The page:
Just because the county commissioners had their minds made up in support of the 751 project, and just because they don't handle wild accusations from desperate opponents looking for the "angle" so well entrenched in the tactics of local media (including resident H-S cartoonist), doesn't mean they performed any quid pro quo for the developer.

Just because opponents, local media, including our thorough hard-working blogger, don't call out the hypocrisy of Heron and Reckhow who have been eloquently, though not quite effectively, using populist rants and parliamentary tactics to delay and obstruct the chairman in front of the TV camera--nearly as good as any perennial blow-hard in the US House in front of an empty chamber on C-SPAN--when said commissioners could not have discussed the last-minute changes BEFORE the public meeting, doesn't mean the opponents could have applied fair treatment and criticism to their allied commissioners. (Sorry for the long run-ons)

I too am concerned that any commissioner would vote on anything important unless he or she read the proposal. That doesn't mean you have to read the entire book front to back, you just need to get the Cliff Notes version of any changes to make an informed decision. I would again criticize Heron and Reckhow for asking stalling questions of legal and parliamentary nature in a public meeting, when those questions could have been answered before going on TV. It was clear to me that Heron, Reckhow, Bowser, the organized opponents, and the usual supporters from the black community were just trying to rally their supporters using tired, worn out populism and rhetoric. I'm sorry for the one in the middle who was just trying to weigh pharaoh's heart and make a good decision based on facts which are part of a bigger, more complex picture.

What I witnessed was a chairman trying to be fair to both sides, impatient with stalling tactics and repeating points from opposition that had no further effect in moving the decision to either side. You had two commissioners who covered their eyes, ears, but not mouths, who would not support 751 no matter what changes were committed or promised, and no matter what expert testified in support. Page knew this was going to happen before the meeting started. He wanted nothing else to get this thing over with, vote it up or down, and move one. His only problem is that his impatience and desire to be equitable tend to collide in politics. Bowser is plain pro-growth. That doesn't mean he is anti-environment, he just prefers to put people first, especially those who have been hurting from the down economy. Howerton tried to work from the middle, and gets called a "heretic" for not making up her mind in the beginning. In the end, she saw the light, and knew it wasn't the freight train opponents made it out to be, and voted to approve.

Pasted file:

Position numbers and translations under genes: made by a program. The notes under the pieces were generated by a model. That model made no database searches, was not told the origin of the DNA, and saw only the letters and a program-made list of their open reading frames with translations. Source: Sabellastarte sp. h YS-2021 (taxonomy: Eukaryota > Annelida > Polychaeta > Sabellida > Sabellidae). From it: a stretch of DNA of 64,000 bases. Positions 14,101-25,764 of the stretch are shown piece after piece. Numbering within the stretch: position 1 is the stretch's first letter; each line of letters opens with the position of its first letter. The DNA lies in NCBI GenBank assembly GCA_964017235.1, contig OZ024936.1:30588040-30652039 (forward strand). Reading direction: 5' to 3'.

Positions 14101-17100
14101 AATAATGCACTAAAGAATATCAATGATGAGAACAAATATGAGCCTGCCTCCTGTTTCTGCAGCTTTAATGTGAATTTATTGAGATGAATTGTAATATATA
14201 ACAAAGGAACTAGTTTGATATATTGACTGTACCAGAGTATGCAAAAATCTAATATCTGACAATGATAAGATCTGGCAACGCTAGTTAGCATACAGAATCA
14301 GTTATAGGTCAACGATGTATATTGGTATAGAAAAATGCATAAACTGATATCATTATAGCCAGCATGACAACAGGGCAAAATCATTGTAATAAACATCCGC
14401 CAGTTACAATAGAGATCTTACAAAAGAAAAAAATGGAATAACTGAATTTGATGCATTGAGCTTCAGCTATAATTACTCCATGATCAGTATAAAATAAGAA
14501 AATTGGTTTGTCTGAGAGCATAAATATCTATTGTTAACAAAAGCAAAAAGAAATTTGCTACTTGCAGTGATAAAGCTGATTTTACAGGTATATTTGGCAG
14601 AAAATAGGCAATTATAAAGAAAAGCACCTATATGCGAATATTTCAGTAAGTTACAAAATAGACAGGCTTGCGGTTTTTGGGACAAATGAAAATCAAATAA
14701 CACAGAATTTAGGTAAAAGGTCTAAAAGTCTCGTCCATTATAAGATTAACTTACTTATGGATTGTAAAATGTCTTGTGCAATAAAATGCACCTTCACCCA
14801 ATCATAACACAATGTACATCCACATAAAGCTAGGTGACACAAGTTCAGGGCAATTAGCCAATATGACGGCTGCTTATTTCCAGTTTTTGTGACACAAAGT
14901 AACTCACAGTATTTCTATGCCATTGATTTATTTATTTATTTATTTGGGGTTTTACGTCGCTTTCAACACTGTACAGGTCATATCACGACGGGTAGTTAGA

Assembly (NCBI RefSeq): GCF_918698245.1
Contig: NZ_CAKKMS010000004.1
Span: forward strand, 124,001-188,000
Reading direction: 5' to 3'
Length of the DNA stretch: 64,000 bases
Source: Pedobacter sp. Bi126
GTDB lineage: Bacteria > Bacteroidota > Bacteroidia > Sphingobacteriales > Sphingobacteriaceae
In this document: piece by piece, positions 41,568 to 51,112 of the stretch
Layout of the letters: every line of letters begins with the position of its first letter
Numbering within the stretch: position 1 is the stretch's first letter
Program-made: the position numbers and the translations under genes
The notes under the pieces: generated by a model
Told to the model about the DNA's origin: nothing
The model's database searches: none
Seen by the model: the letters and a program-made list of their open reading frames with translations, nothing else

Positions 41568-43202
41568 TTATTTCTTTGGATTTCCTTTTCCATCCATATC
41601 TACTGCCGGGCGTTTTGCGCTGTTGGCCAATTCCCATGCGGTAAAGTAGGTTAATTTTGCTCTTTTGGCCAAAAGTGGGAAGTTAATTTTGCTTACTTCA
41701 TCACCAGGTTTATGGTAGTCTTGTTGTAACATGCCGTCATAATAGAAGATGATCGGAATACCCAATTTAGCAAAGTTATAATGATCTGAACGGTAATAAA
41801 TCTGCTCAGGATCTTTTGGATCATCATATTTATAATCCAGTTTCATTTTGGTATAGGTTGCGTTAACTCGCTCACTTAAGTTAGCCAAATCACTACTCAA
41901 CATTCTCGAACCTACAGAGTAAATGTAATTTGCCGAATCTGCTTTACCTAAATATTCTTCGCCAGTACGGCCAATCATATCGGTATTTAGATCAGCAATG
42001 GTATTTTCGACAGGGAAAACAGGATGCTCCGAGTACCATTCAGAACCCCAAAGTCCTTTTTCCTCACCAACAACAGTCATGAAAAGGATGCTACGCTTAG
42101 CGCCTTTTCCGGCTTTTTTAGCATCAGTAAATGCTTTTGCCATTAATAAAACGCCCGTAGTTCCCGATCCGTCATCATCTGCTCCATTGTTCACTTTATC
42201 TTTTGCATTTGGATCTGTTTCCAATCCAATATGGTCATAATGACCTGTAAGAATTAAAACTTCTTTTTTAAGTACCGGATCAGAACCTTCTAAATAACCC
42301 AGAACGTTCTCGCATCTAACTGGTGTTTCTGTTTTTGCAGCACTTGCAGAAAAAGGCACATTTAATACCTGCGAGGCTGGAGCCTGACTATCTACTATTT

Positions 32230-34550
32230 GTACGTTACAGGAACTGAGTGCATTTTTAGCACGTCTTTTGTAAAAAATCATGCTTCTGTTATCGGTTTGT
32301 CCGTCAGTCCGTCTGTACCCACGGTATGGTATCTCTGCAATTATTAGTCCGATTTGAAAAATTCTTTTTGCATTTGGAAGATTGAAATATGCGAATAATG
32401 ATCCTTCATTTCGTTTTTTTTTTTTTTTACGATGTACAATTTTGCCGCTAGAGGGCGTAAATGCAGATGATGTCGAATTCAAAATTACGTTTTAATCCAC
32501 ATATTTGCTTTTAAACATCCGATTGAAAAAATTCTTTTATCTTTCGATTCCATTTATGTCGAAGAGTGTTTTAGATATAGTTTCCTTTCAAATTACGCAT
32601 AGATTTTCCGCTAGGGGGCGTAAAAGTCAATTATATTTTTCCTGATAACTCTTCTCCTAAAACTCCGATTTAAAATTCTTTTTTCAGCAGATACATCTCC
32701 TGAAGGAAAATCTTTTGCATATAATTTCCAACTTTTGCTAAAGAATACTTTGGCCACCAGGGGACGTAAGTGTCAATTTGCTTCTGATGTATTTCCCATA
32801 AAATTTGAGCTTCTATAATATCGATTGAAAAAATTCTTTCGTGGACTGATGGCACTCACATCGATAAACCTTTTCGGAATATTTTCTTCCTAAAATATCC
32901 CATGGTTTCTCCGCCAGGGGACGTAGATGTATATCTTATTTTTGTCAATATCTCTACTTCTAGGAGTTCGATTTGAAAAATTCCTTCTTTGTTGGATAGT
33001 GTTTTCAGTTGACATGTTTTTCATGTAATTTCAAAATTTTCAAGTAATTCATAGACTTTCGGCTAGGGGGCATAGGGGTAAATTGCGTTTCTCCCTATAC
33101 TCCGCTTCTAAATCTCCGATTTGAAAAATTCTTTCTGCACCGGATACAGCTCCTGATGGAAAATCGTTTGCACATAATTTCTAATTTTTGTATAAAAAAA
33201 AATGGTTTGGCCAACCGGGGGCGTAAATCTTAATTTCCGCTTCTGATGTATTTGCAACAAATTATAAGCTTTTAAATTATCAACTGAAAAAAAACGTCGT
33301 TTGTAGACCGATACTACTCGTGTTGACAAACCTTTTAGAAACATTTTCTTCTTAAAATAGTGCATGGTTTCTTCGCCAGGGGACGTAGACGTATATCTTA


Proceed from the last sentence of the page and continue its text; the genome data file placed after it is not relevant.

Steve Bocckino


I think you are redefining the word "hypocrite."

Hypocrisy is delaying the bollboard vote for no reason, while rushing the 751 vote before the commissioners had a chance to read new information.

I don't see how you can call Ellen Reckhow and Becky Heron hypocrites. They have been consistent in their views and votes for many years. When they tried to uphold long-established policies regarding protest petitions and new proffers last night, they were overruled by Commissioner Page, who then admitted to not even having read the new commitments.

Doug Roach

Thank you, Kevin, for your most thoughtful post.
"...an important point: in a democracy, anyone who steps onto the dais is agreeing to hold themselves to a higher standard, and to recognize that their lives will be open to far more scrutiny than if they were remaining a private citizen..."
Well rendered and a lesson to all in public office as well as those who place them there. We constantly need to be diligent in questioning our "public servants" about their interests in certain matters and whether the public interest indeed rises above their personal one.
As for GL and his rant, I agree with Steve that the matter that should have been postponed last night was the one where the County Attorney had yet to make his decision and the plaintifs had yet to put their alleged altered proposals in writing. I find it somewhat disingenuous for Commissioner Page to preside over the vote on a proposal that he had not read and then to berate the local print media for calling him out on doing his job with some sort of integrity.


@GL: What meeting did you attend? Page had no intention of being fair and holding an open meeting. He had his mind made up before he walked into the room (so much so that he didn't even have to read the proposed changes before voting to pass) and rudely and self-defensively ran the meeting. Bowser puts nothing first but his own self-interest, his ego, and his cronies. And they both knew Howerton would vote with them before they even walked into room. I have found Page's behavior at the last two meetings especially bumbling and galling. And the attorneys & developers weren't "angling." Puh-lease.


Don't think I'm holding Page up to be a decent parliamentarian, quite the opposite. What might appear to me to be an honest attempt at keeping control and order in a raucous meeting, is poorly excecuted. My point is that none of the other members, other than Howerton, made any attempt to help him keep it civilized and on point. Reckhow and Heron already made up their minds as well before the meeting, and no amount of mumbling "that's not how we did it before" just shows disrepect and hypocrisy. I can't understand how any reasonable person didn't see it. I guess when activists are set in mind, hearing and vision tend to suffer.